Monday, September 24, 2007
"Karachi's Anarchy Leads Me to Question Things” - Interview with Amin Gulgee
Pakistan’s most celebrated sculptor talks to Pakistan Paindabad.
[Interview and picture by Mayank Austen Soofi]
Amin Gulgee is a Karachi-based sculptor. He has exhibited extensively in the USA, Europe and the Middle East. He talked to Pakistan Paindabad during his exhibition in Delhi. Click here to reach his website.
Is this your first time in Delhi?
No. I was here twenty years ago. It was a touristy trip and I traveled in trains with my American friends to all the tourist traps like Delhi, Agra and Jaipur. It was fun. The monuments especially blew us away. Delhi has imperial grandeur. This city has been important since ages and it knows it.
How is the Indian capital treating you?
I haven’t got much time to explore. It’s from hotel to the gallery and back. But it is so Punjabi. So much like Lahore. Last night we did Bhangra. You know I have done all these things. It is so much like Pakistan.
How is the art world in Pakistan?
Much better than what it was in my father's time. Now good artists do not starve. The scene is really bullish now.
Those who have never been to Pakistan feel that the country with all its problems can be suffocating for its artists. Is that true?
Not really. But there are challenges. For instance, Islamic calligraphic, one of my interests, is not fashionable here.
What role has Pakistan played in your artistic life?
We are essentially river people. Remember our civilization took place by the Indus. We are old and young - 5000 years old as well as 60 years young. We are culturally so rich. The pots in the villages are still made as they were in Moenjodaro thousands of years ago.
Lets get personal. Lets start with your work schedule?
I’m an old dog. I'm working since 16 years. In Karachi, I wake up and settle down to work by 10 am. I don't take shower.
Please understand I'm a sculptor and metal work is not clean. So there is no point in taking a shower.
You don’t have it at all?
Well, I bathe every evening. After the work is over.
You live in Karachi, the New York City of Pakistan.
I grew up in KDA (Karachi Development Authority). It is as pricey, uppity, and snobbish as the Defense. Later we shifted to Clifton. Now that is a different place. It too is expensive but not class-conscious. It is like a downtown and people from all walks of life gather at the beach there.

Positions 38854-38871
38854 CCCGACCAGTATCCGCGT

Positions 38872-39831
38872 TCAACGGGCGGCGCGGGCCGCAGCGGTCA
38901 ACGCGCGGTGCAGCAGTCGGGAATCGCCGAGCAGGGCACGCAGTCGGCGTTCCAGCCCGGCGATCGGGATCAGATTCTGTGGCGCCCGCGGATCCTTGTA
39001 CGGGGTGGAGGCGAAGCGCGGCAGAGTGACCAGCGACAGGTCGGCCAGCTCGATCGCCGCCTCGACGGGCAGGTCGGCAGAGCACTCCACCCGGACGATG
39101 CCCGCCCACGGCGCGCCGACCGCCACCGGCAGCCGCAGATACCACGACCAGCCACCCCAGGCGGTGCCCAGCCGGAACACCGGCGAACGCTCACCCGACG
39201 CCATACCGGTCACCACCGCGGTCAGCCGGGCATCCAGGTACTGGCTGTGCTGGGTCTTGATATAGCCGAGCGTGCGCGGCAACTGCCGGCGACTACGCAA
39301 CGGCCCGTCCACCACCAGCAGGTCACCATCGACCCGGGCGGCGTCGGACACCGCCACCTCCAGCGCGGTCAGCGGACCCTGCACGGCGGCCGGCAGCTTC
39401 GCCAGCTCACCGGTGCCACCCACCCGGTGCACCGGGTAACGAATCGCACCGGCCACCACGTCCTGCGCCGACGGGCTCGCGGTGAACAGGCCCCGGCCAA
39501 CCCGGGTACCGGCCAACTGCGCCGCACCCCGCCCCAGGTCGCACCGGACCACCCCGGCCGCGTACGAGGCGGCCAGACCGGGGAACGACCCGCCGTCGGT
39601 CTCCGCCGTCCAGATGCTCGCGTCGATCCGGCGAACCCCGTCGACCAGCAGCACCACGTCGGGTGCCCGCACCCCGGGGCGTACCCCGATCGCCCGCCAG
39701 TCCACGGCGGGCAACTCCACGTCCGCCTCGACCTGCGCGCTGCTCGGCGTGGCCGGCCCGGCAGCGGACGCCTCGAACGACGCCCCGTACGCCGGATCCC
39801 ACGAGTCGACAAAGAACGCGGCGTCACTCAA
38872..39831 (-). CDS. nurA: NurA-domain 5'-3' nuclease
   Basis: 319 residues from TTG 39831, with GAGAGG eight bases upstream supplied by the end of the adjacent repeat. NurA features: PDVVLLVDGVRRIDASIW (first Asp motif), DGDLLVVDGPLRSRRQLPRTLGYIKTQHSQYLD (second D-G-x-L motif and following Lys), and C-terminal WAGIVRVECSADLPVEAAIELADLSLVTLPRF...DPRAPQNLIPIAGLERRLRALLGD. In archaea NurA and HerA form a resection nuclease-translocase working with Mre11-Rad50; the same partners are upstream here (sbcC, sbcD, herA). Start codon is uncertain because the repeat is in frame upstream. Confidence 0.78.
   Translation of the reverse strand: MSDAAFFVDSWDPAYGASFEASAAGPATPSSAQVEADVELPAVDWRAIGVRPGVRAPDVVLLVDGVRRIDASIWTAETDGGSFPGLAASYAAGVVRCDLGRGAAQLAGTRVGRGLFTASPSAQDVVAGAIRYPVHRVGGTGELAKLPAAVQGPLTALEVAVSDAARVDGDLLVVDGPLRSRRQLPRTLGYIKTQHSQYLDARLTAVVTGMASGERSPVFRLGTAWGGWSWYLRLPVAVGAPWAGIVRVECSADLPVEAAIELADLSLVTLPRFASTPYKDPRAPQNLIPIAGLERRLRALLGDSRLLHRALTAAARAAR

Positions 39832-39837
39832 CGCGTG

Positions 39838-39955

Your father Ismail Gulgee is a well-known artist.
My father is from Peshawar. He is a most incredible colorist I’ve ever seen. He is like a child when he works. He taught in Aligarh before the partition. My mother was born in Bombay. That's her home town. She went to Elphinstone College there. They met in Dhaka. Now we live in Karachi. My father is 82 and my mother? Uhmmm well, she hates me to say her age. Let’s say she is younger than me.
So you live with parents?
No. I can't live with anyone. Not even with my parents. They too can't live with me (laughs). But they live next door. Few years ago we shifted to Islamabad following disturbances in Karachi. But we could stay only for a month. My mother is a big city girl and Islamabad is just not the place.
You talk about “disturbances in Karachi”. Is the city livable?
I live in Karachi (!) It is a city of immigrants and is fantastic. We all have different languages and everyone there learns Urdu as a second language. Karachi is a great city. It was built on the blood of partition and is still defining itself. I love its energy.
Which city is classier - Karachi or Lahore?
There is no comparison. Lahore has old monuments. In Karachi, the only antique things are its British monuments. In fact, we encourage every friend from abroad landing in Karachi to visit Lahore. The real beauty is there. But I can't survive without Karachi. I need its energy. Lahore, all said and done, is just another Punjabi city.
How does the city help you in your artistic pursuits?
I love questioning things and Karachi with its turmoil, anarchy, and animalistic instincts leads to exactly that. You see comfortable people ends up fat and lazy. That can be dangerous for artists who need to be jolted out from their stupor time and again.
What Pakistani artists have been your inspirations?
My father, of course. Then there is Sadeqain. He is dead now. Allah Baksh, Shakir Ali, and Ahmed Pervez have also been influential.
One of your sculptures, titled Wall, with several heads stuck together reminded me of the massacres of the Indian partition. Was that the idea?
No. You should have looked carefully. Those heads resemble my face. You see I indulge myself sometimes. It was personal.
Do you think artists still need to draw their inspiration from what happened 60 years ago?
Do you mean partition? It was an important part of my country’s history. We have to recognize and deal with it. And once done, we ought to move on.